Even Words Love and Hate Each Other!
Many of us are picky when it comes to socialising. We hang out with the people we like; and as for the others – we don’t tend to bother.
Guess what? Words do the same, in the sense that they are often seen together in exclusive groups. This relationship that words in a language share with each other is known as collocation. For example, you can have a drink or make a cup of tea, but you can’t do a drink.
Types of collocations
There are different varieties of collocations in English. Here are some:
|adjective + noun||express train|
|verb + noun||run a marathon|
|noun + noun||car salesman|
|verb + adverb||speak softly|
|adverb + adjective||newly married|
|verb + prepositional phrase||run out of|
Why words collocate
There’s no specific reason. It’s just that users of a language put certain words together more frequently than they do others. This also means that there are no clear rules that govern the use of collocations. So, as a learner, you just have to know which words go with which others.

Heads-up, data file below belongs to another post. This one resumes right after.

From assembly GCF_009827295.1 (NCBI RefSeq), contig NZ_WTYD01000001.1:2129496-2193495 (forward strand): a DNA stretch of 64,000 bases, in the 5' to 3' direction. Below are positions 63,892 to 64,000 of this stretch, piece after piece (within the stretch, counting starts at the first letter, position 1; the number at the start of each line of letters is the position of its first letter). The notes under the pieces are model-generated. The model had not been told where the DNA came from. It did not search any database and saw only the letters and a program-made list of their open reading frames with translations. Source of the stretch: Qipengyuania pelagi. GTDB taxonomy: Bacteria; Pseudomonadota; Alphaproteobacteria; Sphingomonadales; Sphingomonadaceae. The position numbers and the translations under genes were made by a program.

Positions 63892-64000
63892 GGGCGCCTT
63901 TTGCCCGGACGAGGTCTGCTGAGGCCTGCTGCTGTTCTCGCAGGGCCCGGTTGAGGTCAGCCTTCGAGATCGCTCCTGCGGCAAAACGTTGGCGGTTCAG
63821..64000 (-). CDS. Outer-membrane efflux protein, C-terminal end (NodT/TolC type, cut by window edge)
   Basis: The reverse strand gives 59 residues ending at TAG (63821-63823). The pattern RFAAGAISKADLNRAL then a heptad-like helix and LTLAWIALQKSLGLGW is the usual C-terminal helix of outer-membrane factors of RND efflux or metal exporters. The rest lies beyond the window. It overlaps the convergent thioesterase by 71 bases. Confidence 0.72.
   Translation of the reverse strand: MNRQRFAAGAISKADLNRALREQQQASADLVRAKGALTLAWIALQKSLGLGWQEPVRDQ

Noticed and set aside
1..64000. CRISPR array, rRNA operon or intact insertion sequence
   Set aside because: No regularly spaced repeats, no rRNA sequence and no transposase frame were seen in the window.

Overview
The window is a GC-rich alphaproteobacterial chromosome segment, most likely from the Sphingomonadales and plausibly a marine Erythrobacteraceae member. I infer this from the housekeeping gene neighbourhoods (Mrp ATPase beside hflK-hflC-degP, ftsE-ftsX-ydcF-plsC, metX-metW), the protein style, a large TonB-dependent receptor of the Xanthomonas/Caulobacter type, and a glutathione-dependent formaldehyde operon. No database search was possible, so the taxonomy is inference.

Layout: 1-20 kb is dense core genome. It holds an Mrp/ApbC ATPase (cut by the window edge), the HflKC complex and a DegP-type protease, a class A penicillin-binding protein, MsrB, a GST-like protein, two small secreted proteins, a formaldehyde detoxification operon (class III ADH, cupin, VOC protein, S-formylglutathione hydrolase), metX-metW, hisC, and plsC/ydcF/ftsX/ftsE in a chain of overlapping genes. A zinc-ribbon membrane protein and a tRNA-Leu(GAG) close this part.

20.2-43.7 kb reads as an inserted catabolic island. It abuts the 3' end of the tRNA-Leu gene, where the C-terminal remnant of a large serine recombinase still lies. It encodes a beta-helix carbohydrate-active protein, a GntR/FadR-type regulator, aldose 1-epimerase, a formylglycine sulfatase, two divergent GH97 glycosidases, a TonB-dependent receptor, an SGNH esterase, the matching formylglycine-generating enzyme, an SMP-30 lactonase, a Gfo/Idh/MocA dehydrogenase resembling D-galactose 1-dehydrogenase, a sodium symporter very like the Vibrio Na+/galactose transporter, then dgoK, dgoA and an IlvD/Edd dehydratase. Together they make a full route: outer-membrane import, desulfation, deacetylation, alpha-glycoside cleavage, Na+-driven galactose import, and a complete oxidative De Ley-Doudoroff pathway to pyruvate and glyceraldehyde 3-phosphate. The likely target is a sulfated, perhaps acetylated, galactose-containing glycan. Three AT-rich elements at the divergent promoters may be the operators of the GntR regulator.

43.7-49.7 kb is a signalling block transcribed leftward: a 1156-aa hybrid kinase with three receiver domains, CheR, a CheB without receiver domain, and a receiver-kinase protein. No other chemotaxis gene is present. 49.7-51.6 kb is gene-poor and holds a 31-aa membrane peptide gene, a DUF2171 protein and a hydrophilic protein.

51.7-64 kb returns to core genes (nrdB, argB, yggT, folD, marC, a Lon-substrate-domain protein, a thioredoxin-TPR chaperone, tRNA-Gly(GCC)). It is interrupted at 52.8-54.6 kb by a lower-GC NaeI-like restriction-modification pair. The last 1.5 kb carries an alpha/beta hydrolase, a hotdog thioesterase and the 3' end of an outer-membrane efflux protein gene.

Why learn collocations?
When you learn collocations, you are learning words in chunks, or groups of words. Naturally, this not only improves your accuracy but also fluency. For instance, suppose you learn the word ‘good’ along with the many other words it collocates with; this will widen your vocabulary and enable you to speak more fluently.
|good||at something||able to do something well||He is good at singing.|
|with something||able to use something well||She is good with computers.|
|for health||having a useful effect||This drink is good for health.|
|to me||Loving, friendly||My Grandma is really good to me.|
Remember, English tests such as IELTS assess a candidate’s ability to use collocations correctly. So, learn new vocabulary in chunks, never in isolation.
|Meaning||:||describes someone who is difficult to please|
|Example||:||Olga is quite picky about what she eats.|
|Meaning||:||to spend time with particular people in a particular place|
|Example||:||Sylvan enjoys hanging out with his cousins at the local pub.|
|Meaning||:||(often used in a negative sense) to spend time or energy doing something|
|Example||:||Miguel doesn’t bother brushing his hair.|
|Meaning||:||ability to speak or write a language easily and to a high standard|
|Example||:||Philip is fluent in Swahili.|
|Meaning||:||the state of being alone or separate|
|Example||:||Prisoners at this prison are kept in isolation if they cause trouble.|